Today is the 51st anniversary of Ohio National Guardsman shooting dead four unarmed students at Kent State. Eleven other kids were injured.
Although the President’s Commission on Campus Violence equivocated and blamed both Guardsmen and students, it did finally conclude that “the indiscriminate firing of rifles into a crowd of students and the deaths that followed were unnecessary, unwarranted, and inexcusable.”
It was murder, pure and simple, though the US justice system refused to press charges against the Guardsmen. After all, as Nixon himself said just a few days before the massacre, student protesters were just bums.
Lest we forget.
A week or so ago, the Vancouver School Board voted to end the participation of uniformed police officers in “school liaison” programs. It was a decision with which I thoroughly agree.
There was, as you might imagine, a Twitter storm about the decision, with many people complaining that these officers did the vital work of mentoring our children, often acting as coaches. It was, some said, a “disgusting” decision.
But none of these complainers asked themselves the question: why should police officers take up this role? What value do they have that, say, accountants or lawyers or nurses or plumbers or doctors don’t have in the role of mentors and coaches?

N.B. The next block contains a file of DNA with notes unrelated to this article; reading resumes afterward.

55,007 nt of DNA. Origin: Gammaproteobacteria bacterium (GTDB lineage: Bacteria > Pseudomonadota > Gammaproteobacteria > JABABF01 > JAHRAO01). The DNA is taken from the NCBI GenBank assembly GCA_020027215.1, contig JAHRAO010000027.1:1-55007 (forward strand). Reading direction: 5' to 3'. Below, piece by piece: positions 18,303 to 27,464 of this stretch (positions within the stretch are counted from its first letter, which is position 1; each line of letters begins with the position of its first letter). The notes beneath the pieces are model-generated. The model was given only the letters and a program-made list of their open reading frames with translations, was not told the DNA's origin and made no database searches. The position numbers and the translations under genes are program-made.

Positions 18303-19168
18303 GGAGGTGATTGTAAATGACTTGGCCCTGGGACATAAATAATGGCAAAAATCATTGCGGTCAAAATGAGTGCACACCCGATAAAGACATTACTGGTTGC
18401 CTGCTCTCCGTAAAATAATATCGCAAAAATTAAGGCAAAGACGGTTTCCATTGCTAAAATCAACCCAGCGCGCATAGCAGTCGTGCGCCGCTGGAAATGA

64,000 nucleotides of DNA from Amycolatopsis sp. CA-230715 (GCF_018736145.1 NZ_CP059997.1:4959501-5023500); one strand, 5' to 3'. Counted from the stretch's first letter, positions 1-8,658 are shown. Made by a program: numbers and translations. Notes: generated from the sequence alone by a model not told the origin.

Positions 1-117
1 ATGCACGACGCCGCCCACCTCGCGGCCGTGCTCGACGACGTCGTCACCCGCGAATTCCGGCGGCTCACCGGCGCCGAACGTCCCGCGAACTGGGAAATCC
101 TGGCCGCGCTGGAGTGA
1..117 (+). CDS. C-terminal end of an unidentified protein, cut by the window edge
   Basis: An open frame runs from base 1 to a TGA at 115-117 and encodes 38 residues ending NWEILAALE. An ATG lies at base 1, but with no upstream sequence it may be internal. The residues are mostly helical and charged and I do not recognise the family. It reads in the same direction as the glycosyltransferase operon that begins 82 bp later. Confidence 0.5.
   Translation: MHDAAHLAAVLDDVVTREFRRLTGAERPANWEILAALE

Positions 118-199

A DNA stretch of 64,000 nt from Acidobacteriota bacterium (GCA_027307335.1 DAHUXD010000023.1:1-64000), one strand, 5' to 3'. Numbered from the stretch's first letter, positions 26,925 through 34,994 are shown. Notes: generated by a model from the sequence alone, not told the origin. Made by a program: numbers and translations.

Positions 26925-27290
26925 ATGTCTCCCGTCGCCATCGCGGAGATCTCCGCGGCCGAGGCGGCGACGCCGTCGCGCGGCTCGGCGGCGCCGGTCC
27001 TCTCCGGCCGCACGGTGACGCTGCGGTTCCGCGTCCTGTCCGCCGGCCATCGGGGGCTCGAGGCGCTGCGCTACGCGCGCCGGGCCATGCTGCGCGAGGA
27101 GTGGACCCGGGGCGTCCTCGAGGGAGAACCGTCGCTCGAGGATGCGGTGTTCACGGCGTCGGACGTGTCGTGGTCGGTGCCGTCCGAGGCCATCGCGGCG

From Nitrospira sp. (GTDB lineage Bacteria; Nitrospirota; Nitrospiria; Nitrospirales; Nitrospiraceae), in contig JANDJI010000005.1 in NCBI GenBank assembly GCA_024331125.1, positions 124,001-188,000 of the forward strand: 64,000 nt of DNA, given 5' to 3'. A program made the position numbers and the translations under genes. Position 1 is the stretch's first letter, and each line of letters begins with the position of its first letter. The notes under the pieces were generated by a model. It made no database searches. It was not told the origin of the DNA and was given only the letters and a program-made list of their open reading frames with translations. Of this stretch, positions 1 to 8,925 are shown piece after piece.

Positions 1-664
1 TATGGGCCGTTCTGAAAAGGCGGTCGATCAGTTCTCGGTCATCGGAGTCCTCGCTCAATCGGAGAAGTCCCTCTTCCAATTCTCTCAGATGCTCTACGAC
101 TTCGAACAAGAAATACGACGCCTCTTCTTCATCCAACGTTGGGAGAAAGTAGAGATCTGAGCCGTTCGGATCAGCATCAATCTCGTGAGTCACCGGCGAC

People may not like this, but the fact is that for many people, including our children, regardless of the other good work they may do, the police have become representatives of the negative armed and oppressive authorities in our society. Every week, our media is filled with stories of police officers killing unarmed civilians, or using massive state power to put down legitimate protest. In such a world, police liaison officers are nothing more than public relations practitioners.
I ask again: why cannot lawyers or doctors or electricians or shop managers or housewives be mentors without the negative connotations connected to police work?
Bravo to the VSB for this decision.